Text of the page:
Wednesday, June 13, 2012

Day 3

A great morning run started today followed by a trip over to the lab. On my way to Again I spent the morning there this time expanding my knowledge base into the greenhouse with feeding the butterflies and recording mating events. The afternoon found me in Icenca with Disha talking with Reid and Dan about their role in the project. Disha and I were each given desk spaces in Icenca and we went about trying to get my computer logged onto the internet. Our attempts were to no avail and eventually lead us to the IT help desk were the problem could not be explained but the password reset. Back at Icenca- no connection. We worked off Reid’s connection until we had enough for the day and resolved to solve the problem tomorrow.
When I left the lab today to meet up with Disha I had just closed out a conversation with Jason about the spermatophores of the karner actually providing nutrition to the females as they produced eggs, not to the zygotes themselves! I was considering if this was a novel approach or common in insects when I came across a conversation regarding the kind of atom present in a reaction and the relavance of the number of electrons in the orbitals and I had to smile for my natural nerdy side understood the conversation and my brain shifted to thoughts of placment in the periodic table for reactivity based on valence electrons but before I could get to deep into that cloud I stumbled past a third conversation. This one was in regard to the movement of stars in a plane in consideration as to if the stars themselves were moving, the plane moves the stars or if the two move in conjunction with one another. That one was beyond my scope but it made me feel at home in some aspects. That I could take such a short walk through campus and here such a variety of academia at work was thrilling. It was hot out and I opted to take a short cut through the promise of air conditioning. That was when I stumbled across a building that gave me pause. A science hall complete with a museum of Biodiversity. I ran late to meet with Disha. Sorry Disha! Remind me to show you this hall and you'll understand. :)

For the evening I wondered back to the gym for another go around at a spin and some weights. It took a little convincing but eventually the staff believed that I was allowed to use the gym: another issue to be resolved during business hours. I was also a bit worn on the week of rice and tuna so I allowed myself a trip downtown this evening to a Cambodian restaurant where I picked up fresh spring rolls and curry. I found a chocolate shop for handful of cinnamon almonds and a tiny used bookstore where picked up a small gift for myself too. I know it’s not fashionable to consider an old, tattered book to be a gift but I enjoy it. While I was scanning the titles in the bookstore, savoring the scent of worn paper, a horse drawn carriage passed and for just a moment I felt pulled back in time. What a beautiful corner of the city. What an overall beautiful day!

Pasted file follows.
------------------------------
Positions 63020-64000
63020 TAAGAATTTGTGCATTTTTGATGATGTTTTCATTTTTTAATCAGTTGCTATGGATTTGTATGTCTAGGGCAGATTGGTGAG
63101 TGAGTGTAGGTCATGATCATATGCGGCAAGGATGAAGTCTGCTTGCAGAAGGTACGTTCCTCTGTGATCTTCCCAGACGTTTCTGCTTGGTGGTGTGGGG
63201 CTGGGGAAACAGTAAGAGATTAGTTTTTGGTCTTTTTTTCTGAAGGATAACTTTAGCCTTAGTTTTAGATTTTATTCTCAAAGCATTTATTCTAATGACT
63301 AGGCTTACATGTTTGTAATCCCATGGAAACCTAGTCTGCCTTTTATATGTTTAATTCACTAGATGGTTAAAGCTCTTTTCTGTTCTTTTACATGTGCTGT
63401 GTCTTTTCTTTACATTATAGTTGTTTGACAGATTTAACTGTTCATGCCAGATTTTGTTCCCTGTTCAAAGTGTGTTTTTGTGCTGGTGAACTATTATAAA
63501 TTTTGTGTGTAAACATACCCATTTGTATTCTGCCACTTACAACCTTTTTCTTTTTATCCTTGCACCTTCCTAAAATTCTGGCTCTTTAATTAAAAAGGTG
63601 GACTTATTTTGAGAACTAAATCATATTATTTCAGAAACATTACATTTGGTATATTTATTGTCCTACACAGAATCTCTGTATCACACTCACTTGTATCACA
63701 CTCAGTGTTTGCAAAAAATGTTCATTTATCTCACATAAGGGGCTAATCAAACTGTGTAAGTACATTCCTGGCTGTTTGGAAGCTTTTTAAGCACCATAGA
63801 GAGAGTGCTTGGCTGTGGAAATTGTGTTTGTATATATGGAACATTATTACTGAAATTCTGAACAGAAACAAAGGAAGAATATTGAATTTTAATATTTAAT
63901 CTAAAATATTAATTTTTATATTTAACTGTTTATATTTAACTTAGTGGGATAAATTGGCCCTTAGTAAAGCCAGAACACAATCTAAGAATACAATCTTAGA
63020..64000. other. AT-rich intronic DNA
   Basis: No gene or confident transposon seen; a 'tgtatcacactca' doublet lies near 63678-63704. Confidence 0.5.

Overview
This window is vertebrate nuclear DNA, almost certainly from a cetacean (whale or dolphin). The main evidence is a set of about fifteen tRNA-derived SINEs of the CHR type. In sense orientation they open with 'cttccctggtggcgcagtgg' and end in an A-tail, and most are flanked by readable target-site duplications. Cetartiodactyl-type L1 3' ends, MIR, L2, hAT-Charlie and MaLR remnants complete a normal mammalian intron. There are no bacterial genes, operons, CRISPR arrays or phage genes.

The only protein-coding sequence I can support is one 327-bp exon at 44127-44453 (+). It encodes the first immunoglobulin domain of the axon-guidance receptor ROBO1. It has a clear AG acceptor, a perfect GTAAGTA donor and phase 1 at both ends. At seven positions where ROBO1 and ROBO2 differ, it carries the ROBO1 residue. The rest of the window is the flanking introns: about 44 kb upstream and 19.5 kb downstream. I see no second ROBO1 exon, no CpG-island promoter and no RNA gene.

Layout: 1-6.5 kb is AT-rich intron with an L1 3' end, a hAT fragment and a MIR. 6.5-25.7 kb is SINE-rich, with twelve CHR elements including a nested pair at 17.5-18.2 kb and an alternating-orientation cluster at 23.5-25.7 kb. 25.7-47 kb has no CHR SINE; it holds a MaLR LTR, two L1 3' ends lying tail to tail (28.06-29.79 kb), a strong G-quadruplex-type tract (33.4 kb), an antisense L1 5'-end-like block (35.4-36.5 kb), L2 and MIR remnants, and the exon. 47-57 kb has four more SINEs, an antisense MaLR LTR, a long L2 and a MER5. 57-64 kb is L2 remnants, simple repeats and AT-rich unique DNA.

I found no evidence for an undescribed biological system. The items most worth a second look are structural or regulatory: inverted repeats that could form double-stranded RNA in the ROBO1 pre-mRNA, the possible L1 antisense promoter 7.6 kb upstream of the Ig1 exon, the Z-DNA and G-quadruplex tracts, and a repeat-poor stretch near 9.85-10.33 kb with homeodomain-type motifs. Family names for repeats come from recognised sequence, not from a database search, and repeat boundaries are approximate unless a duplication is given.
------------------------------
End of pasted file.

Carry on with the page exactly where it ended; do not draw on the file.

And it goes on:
Tuesday, June 12, 2012

Day 2

Beautiful walk into work along the trail.

I reported into the lab and worked there throughout the morning on feeding larvae and setting up hatchlings in their new homes. My objective was to fill the role of lab tech so that I may gain a fuller appreciation of the methodologies of the project. Much like a foreign language, the best way to learn a lab’s method is through full emersion.

Females that have mated are placed in their own enclosures to lay eggs

I attended a lunch meeting with a group of people who have been hired to work on the Collaboratory in some way over the summer. It was interesting to learn all the layers found within the project along with the various aspects of education represented in the group. For example, aside from me (a high school teacher) there is a high school student, 2 college students (each at different levels), and several research directors at various levels. I feel confident with such a great team that the project is well managed and will come together with ease. 

This station is used to photograph pupated butterflies